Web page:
The 2013 Influencers: Ian Foster

Last updated 05:00 04/09/2013
Grid computing pioneer Ian Foster.

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Expat Kiwi professor Ian Foster may be a relative unknown in his home country, but don’t mistake that for lack of influence. 

Along with American Carl Kesselman, Foster virtually invented grid computing, in which computer resources from multiple locations are combined to reach common goals.

That technology - and the New Zealander’s work - has paved the way for cloud computing. 

Scott Houston, CEO of New Zealand-based global software firm GreenButton, says Foster laid the platform for the emergence of companies such as GreenButton and Xero, which are entirely cloud-based. 

In fact, Foster gave early advice to GreenButton on market opportunities and tools.

“As the cloud becomes more pervasive, the work that Ian and his team are doing on advanced supercomputing, grids and very large datasets is going to become increasingly relevant to standard business computing,” predicts Houston, who describes Foster as a thought leader. 

Despite living overseas since 1980 (he's is now the director of the Chicago-based Computation Institute and a senior scientist at Argonne National Laboratory), Foster has maintained ties with home, offering help and support to the likes of New Zealand Trade and Enterprise and the New Zealand eScience Infrastructure (NeSI).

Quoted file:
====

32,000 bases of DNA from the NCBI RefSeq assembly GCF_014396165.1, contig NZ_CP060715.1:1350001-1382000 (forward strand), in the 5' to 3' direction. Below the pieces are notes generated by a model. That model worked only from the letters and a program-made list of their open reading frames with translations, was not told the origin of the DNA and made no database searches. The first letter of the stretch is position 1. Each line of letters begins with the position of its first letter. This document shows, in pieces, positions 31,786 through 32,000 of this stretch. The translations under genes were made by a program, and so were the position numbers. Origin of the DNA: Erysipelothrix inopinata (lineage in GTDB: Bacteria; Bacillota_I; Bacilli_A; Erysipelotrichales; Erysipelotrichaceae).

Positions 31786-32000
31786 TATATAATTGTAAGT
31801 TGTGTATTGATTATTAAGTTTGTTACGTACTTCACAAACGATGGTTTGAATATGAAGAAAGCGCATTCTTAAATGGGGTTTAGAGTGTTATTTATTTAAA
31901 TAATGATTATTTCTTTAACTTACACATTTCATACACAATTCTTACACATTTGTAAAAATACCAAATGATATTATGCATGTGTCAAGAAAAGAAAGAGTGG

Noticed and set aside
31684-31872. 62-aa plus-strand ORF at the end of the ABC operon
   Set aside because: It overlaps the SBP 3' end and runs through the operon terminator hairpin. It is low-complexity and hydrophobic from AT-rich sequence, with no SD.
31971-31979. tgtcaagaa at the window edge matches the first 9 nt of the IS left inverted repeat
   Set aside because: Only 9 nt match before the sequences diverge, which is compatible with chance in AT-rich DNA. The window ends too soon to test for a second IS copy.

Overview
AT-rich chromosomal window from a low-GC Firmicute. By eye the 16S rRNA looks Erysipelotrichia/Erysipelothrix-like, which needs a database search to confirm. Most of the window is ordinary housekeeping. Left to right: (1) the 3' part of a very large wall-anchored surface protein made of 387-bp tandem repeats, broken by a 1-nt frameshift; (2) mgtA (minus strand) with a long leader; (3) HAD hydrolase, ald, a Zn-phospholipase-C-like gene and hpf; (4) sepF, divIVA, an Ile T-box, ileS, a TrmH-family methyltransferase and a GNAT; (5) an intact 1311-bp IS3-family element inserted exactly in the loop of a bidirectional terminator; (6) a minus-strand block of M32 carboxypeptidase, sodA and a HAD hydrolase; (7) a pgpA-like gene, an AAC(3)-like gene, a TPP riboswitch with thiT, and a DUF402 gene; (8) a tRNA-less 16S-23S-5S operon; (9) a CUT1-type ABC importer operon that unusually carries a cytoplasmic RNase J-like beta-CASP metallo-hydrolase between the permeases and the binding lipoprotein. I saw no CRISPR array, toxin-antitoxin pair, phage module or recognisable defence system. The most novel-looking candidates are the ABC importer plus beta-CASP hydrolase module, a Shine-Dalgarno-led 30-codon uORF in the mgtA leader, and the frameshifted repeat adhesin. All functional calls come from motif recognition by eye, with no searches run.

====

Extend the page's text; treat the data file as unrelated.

Speaking at the 2013 Multicore World event that brought together leaders in the technology that brings us computing power with grunt, held in Wellington earlier this year, he said New Zealand had the potential to reap economic rewards from developing exporting solutions at the leading edge of multicore. 

Foster cites the “100 companies” vision of the late Sir Paul Callaghan as inspirational. “I like the notion that New Zealand doesn’t have to compete in mainstream businesses,” he says.

“By building niche companies that are highly competitive in areas where not many people are competing, and by using the New Zealand lifestyle and environment to attract smart people, we could do remarkably well.”

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